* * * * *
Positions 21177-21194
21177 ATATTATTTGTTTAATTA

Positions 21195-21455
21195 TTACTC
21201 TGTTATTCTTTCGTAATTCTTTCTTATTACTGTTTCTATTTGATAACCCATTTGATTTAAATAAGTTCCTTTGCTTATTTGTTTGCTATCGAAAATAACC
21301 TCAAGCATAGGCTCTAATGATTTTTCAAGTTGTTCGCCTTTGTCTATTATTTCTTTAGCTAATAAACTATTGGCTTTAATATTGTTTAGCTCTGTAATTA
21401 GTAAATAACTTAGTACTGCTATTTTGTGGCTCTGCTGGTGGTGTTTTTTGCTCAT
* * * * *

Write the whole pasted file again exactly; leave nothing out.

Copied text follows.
Positions 21177-21194
21177 ATATTATTTGTTTAATTA

Positions 21195-21455
21195 TTACTC
21201 TGTTATTCTTTCGTAATTCTTTCTTATTACTGTTTCTATTTGATAACCCATTTGATTTAAATAAGTTCCTTTGCTTATTTGTTTGCTATCGAAAATAACC
21301 TCAAGCATAGGCTCTAATGATTTTTCAAGTTGTTCGCCTTTGTCTATTATTTCTTTAGCTAATAAACTATTGGCTTTAATATTGTTTAGCTCTGTAATTA
21401 GTAAATAACTTAGTACTGCTATTTTGTGGCTCTGCTGGTGGTGTTTTTTGCTCAT